Monday, August 29, 2016

Jack Vance the Magician

"The less a writer discusses his work - and himself - the better. The master chef slaughters no chickens in the dining room; the doctor writes prescriptions in Latin; the magician hides his hinges, mirrors and trapdoors with the utmost care." Vance in the afterward to "The Bagful of Dreams" The Jack Vance Treasury (2007)

August 28, 2016 would have been Jack Vance's 100th birthday.

The man had an incredible gift to spin worlds from nothing and paint them with a palette of the most vivid language imaginable.

His work is so compelling, in fact, that it’s very hard to remember that every word he wrote after 1980 (a list that includes 11 novels, 27 short stories, and a number of essays, forwards, afterwards, and footnotes) was written by a man who was legally blind and growing steadily blinder. This bibliography is impressive enough – but let’s not forget that in 1980 Vance had already been publishing stories and novels for thirty-five years.

Vance reputedly kept an arm’s length between himself and fandom, rarely exposing himself to real world scrutiny. He is said to have compared himself to a stage magician, whose power of illusion would be spoiled by revealing how his tricks were done. But I sometimes wonder if the truth is that he was actually rather shy of the attention he would have gotten if he’d put himself in the limelight.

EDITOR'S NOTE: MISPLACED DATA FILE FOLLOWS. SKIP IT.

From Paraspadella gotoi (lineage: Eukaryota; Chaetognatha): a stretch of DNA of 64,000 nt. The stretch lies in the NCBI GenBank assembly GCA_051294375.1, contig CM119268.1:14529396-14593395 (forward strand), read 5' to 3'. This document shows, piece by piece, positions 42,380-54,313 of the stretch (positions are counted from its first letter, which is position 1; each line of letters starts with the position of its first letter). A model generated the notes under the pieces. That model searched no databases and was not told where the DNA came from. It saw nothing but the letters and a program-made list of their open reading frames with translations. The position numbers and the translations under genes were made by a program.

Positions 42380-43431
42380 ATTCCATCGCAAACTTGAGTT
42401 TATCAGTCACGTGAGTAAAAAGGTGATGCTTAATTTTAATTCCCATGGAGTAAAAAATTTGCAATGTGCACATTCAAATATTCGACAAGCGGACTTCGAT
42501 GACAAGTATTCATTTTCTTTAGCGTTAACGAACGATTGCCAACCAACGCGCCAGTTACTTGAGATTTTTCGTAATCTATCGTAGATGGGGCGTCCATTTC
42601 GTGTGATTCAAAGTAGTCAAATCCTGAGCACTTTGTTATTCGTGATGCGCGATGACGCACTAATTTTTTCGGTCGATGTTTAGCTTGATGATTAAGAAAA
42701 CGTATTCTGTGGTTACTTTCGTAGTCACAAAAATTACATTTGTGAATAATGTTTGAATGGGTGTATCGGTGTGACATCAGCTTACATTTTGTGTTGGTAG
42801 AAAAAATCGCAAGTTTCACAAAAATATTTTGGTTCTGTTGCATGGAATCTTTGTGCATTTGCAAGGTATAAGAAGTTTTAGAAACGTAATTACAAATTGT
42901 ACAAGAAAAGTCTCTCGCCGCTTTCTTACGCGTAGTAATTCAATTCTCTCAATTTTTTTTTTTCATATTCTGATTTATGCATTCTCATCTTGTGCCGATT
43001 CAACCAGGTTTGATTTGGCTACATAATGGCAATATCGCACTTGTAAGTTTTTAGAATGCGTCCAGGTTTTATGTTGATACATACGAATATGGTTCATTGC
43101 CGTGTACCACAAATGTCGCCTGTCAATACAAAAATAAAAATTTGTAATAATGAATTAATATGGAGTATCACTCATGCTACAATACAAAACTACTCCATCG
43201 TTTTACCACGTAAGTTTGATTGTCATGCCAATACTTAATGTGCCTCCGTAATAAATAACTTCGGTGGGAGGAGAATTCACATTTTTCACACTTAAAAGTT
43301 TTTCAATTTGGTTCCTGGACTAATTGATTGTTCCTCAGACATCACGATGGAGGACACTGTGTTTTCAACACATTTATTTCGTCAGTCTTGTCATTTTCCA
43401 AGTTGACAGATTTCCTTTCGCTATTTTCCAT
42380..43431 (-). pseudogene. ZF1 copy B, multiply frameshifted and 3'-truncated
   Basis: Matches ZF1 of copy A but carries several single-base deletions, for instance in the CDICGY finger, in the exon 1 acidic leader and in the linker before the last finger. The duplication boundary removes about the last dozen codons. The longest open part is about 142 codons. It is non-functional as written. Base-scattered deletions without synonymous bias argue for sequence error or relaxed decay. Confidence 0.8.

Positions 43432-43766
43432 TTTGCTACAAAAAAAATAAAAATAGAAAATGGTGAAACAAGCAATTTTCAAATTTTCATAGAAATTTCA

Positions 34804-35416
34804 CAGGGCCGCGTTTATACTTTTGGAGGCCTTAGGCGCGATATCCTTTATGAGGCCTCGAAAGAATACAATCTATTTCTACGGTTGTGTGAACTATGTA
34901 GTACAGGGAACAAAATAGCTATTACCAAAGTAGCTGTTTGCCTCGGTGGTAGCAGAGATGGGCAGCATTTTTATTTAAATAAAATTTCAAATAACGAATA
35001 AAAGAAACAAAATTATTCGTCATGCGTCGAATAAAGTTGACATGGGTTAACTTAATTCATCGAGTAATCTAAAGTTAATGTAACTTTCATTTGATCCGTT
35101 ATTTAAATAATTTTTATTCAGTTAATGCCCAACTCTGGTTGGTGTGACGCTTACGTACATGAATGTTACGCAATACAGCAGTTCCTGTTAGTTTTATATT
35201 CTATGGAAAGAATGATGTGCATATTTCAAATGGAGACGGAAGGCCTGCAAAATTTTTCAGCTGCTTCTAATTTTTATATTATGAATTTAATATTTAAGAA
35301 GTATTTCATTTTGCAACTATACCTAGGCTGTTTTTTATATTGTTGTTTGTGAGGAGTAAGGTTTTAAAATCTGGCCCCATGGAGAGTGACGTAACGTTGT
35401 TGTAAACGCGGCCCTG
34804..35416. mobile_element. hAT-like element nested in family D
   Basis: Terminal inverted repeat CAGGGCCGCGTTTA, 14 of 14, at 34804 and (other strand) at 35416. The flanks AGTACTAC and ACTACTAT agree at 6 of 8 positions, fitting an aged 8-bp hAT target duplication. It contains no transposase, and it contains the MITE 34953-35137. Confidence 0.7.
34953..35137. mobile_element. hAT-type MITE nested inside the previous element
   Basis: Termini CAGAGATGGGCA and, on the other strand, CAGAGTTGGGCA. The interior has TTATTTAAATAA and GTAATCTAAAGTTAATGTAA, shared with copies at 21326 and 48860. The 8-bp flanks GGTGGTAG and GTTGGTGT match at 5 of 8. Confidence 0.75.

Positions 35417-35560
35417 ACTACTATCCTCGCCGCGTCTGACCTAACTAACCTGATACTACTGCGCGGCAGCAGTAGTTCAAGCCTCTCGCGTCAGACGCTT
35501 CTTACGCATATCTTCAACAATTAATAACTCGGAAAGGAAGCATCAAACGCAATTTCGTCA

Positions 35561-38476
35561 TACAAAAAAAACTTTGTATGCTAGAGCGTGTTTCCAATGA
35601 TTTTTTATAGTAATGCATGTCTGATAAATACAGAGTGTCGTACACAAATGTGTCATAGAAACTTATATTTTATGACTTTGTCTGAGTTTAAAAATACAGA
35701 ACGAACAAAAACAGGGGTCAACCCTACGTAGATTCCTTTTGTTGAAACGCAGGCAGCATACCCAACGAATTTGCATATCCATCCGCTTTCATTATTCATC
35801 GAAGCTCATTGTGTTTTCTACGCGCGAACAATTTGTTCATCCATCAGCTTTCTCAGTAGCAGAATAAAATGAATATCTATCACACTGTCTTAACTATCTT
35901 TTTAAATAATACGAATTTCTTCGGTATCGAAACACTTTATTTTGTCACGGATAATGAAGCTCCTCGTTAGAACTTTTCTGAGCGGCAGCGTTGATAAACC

Thursday, August 25, 2016

The Truesdale Affair's Real Affront

[First, apologies for long silence - real life. I will get back to the couple of projects I had going shortly]

Image result for sword woman howard

So, by now most of those who follow SF with any interest at all in the Hugos and Worldcon have probably heard the sordid tale of Dave Truesdale's ejection from Worldcon in reaction to how he opened his panel on the state of short fiction in SFF.

I'm not going to belabour that point, which is being quite adequately argued about in other places. What I want to talk about is the panel itself.